One type of tax debt a person could end up having is a tax debt related to the federal capital gains tax. This is a tax on profits realized from the sale of certain assets. There are many types of asset sales this tax can apply to.
Does this include the selling of a home? It is possible for such a sale to trigger capital gains tax liability. However, many home sales that realize a profit will not trigger it. This is because federal tax law makes it so the tax only applies to the sale of a qualifying primary residence if the profits exceed a certain floor.
The amount of this floor is $250,000 for individuals and $500,000 for married couples. So, one of the things that could subject a person selling their home to the capital gains tax is if the price they sold the home at exceeded their initial purchase price by more than this floor. As a note, there are certain things that may be able to be subtracted from the profit level when determining whether the profits from a home sale exceed the limit, including home improvement expenses.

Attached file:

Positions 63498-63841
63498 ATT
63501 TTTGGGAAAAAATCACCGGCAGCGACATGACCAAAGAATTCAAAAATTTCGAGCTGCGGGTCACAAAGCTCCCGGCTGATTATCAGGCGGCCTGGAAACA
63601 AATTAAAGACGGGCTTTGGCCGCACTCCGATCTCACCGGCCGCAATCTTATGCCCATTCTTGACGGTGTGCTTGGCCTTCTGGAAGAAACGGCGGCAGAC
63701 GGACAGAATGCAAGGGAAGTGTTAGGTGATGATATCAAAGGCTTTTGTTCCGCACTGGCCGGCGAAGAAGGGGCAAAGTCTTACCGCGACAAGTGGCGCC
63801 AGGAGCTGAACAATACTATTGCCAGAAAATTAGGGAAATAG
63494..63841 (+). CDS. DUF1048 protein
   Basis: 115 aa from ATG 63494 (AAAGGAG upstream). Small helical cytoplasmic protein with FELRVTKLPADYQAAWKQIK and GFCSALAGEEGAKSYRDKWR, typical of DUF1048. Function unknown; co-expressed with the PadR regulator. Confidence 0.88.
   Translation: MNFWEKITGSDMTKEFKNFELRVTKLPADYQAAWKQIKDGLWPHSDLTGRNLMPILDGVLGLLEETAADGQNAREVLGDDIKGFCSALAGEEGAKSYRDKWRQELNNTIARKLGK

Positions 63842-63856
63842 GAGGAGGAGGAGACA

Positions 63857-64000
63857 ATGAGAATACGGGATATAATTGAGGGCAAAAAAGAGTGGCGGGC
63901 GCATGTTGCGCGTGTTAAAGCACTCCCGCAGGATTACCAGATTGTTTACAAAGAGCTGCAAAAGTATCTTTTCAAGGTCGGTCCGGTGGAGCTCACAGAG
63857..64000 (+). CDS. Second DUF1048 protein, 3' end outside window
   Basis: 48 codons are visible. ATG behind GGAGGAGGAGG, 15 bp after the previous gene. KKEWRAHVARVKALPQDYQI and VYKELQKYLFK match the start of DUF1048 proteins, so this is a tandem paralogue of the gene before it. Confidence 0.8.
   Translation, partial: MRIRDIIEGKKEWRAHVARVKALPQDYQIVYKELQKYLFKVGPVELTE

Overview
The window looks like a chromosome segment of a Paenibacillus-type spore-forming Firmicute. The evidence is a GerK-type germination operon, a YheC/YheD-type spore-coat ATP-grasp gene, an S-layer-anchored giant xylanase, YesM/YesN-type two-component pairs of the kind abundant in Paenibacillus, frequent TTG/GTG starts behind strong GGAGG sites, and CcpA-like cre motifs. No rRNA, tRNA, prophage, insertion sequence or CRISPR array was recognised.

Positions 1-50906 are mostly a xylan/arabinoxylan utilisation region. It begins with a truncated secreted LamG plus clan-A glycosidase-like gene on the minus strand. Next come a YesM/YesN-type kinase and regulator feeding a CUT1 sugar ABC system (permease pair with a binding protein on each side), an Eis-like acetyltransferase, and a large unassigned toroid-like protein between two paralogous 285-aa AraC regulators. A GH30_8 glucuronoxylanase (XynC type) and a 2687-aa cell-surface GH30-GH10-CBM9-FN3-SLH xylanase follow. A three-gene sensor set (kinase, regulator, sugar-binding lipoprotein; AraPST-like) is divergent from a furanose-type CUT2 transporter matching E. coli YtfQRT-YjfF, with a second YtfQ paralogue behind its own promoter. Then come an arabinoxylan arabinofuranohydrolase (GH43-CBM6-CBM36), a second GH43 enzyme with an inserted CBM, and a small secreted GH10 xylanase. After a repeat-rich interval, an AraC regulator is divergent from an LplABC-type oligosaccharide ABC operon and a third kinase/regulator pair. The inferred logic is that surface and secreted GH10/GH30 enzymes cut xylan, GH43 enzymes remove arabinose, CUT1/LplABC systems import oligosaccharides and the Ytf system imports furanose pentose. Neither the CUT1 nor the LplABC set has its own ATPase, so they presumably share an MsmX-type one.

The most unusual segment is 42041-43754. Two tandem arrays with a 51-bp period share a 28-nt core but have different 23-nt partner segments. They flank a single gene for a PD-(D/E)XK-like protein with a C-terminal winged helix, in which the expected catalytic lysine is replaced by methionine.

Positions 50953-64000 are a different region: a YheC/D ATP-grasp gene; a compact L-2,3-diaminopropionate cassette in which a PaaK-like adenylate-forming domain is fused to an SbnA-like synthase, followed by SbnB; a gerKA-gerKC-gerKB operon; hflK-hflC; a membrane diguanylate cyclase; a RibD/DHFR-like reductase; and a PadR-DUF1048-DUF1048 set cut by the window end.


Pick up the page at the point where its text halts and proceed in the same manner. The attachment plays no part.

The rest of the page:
Another thing that would generally expose a home seller to this tax if they realized a profit from the sale is if the home they sold is not their primary residence. This is because the above-mentioned profit limits only apply to sales of primary residences. Specifically, for these limits to apply, the home sold had to have been the seller’s primary residence for two or more of the last five years. Special rules apply when a homeowner converts a secondary residence to a primary residence. Also, there are some special circumstances in which a home seller would be exempted from the two-year requirement.
As this shows, the rules regarding the capital gains tax and home sales are rather complex. Given this complexity, it is possible for disagreements to arise between a homeowner and the IRS over whether a given home sale did trigger the tax. Given how high a capital gain tax bill could be, what happens in such disputes can have considerable ramifications for a taxpayer. This underscores the important role having strong legal guidance can play for a person when they are in a dispute with the IRS over capital gains tax liability related to a home sale.